The Iranian Embassy Siege
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|Running Time||90 minutes|
|Screen Ratio||16 x 9|
|Year of Production||2007|
In one of the most revealing and candid musician-to-musician interviews ever recorded, “Face To Face” host Rick Wakeman holds court with his longtime friend, the guitar icon Tony Iommi, who is best known as the founding member of pioneering heavy metal band BLACK SABBATH. Although it was over 30 years ago when Wakeman was asked to contribute his keyboard skills on BLACK SABBATH’s legendary “Sabbath, Bloody Sabbath” album, the pair reminisce with ease, as Rick gathers the evidence on why Tony Iommi is widely recognized as one of the most important and influential guitarists in rock music. He is, after all, considered to be the man who, more or less, single-handedly invented the heavy metal riff.
Some phenomenal rock and roll anecdotage follows; recalling tales of his school years with Ozzy Osbourne, their evolving friendship, his early influences and the formation of SABBATH. Iommi explains some of the more unknown mechanics behind their writing and recording methods, right from their initial explosion into the industry, through to the relentless touring across the world, the drink, the drugs, the highs, the lows, the boozing on aeroplanes and the hedonistic happenings surrounding the departure of Ozzy from SABBATH in 1979.
Tony Iommi sets the record straight on some of the myths surrounding Ozzy’s exit and the subsequent survival and success for SABBATH during the years before they reunited with him in the ’90s. Iommi delivers the hilarious account of when he witnessed the unique meeting of Brian Wilson of the BEACH BOYS and Ozzy backstage at Buckingham Palace (a concert to celebrate the Queen’s Golden Jubilee in 2002) and brings us up to speed on how it feels to be working with Ronnie James Dio, Geezer Butler, and Vinny Appice in the acclaimed HEAVEN & HELL band.
The Iranian Embassy Siege
On the 30th April, 1980, the curtains went up on the opening act of a six-day drama, which was broadcast live on national television across the world. When terrorists holding Iraqi passports, seized the Iranian Embassy in Prince’s Gate, London, taking 26 people including four British citizens, hostage, so began the drama of the IRANIAN EMBASSY SIEGE which resulted in the final act of the legendary SAS storming the building.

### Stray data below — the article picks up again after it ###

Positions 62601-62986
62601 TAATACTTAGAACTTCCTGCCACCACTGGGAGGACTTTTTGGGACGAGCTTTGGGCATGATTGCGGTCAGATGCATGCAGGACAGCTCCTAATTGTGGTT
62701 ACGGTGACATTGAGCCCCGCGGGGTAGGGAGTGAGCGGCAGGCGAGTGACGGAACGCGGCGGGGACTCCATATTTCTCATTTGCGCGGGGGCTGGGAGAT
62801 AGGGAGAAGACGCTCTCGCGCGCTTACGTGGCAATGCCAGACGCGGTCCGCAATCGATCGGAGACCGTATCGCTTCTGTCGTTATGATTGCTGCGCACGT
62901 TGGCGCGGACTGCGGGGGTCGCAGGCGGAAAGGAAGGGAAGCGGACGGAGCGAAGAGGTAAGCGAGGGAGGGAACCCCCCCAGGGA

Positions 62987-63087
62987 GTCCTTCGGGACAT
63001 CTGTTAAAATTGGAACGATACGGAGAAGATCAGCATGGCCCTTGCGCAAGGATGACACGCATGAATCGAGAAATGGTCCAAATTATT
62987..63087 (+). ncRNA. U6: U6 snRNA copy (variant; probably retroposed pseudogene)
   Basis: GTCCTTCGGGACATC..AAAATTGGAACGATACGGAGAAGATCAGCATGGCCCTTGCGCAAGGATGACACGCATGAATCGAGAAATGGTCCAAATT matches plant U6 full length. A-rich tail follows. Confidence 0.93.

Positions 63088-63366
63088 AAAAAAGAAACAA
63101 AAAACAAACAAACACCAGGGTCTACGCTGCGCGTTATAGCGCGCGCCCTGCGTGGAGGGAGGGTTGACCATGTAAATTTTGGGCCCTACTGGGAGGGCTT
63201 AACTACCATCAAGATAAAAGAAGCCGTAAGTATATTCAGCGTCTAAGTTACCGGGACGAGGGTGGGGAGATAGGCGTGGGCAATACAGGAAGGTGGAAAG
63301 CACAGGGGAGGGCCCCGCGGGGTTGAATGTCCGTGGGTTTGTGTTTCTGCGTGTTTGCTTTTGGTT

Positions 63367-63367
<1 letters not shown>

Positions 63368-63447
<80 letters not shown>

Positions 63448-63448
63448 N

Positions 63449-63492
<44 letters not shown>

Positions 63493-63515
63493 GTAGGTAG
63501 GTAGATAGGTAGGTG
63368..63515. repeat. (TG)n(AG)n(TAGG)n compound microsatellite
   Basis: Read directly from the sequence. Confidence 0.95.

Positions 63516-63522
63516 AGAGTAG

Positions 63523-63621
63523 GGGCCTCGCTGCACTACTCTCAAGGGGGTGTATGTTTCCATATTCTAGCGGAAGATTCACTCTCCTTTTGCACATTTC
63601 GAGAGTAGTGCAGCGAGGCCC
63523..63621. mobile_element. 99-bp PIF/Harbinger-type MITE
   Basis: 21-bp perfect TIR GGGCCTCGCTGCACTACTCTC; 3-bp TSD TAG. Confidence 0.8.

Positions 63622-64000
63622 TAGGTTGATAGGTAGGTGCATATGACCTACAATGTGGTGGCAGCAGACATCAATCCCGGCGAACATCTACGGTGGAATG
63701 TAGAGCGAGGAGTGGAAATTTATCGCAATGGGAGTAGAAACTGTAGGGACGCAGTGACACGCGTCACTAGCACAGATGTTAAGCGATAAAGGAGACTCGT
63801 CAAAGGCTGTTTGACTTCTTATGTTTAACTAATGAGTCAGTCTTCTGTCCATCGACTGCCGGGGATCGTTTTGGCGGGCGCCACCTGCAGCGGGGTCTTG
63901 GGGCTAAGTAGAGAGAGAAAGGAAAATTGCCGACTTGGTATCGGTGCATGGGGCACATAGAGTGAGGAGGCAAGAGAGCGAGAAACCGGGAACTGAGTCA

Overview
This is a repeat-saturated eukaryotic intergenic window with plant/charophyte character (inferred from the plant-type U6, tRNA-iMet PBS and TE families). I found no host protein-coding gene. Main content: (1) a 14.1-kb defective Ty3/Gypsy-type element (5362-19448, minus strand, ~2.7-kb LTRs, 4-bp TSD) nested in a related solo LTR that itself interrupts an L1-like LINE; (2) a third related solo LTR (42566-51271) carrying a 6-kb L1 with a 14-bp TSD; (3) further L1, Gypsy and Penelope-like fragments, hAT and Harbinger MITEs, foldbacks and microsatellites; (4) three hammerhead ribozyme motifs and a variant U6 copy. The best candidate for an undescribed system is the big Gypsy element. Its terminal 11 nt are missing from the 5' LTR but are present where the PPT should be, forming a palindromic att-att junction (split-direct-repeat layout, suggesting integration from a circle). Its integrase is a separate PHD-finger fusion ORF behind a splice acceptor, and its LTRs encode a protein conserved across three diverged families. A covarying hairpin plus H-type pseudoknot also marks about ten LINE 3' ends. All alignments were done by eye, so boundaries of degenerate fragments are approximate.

Our story is told by those actually involved, the SAS, the hostages, the negotiators and with exclusive covert footage filmed at the time. In fact the footage we obtained to make this programme caused a stir in a certain building overlooking the River Thames in London. I won’t forget my secretary coming into the production office and telling me there was a phone call from a certain high ranking official in the Ministry of Defence; and that I needed to take the call as it involved ‘a matter of national security’
‘Soldier I’ as he was labelled, to remain anonymous during the enquiry that followed the event, went into the embassy as part of the group that abseiled down the rear of the building. He often jokes that the damage caused to the balcony at the front on the Embassy in Prince’s Gate, wasn’t caused by the explosives. It was caused by the weight of the thousands of ‘Walter Mittys’ that have claimed they were on this operation. Only 40 men have that accolade, 40 of our most elite of the elite, soldiers. The storming of the Iranian Embassy and the moment the world’s media broadcast the iconic images of those black clad mysterious figures, put the SAS into world ‘celebrity’ status.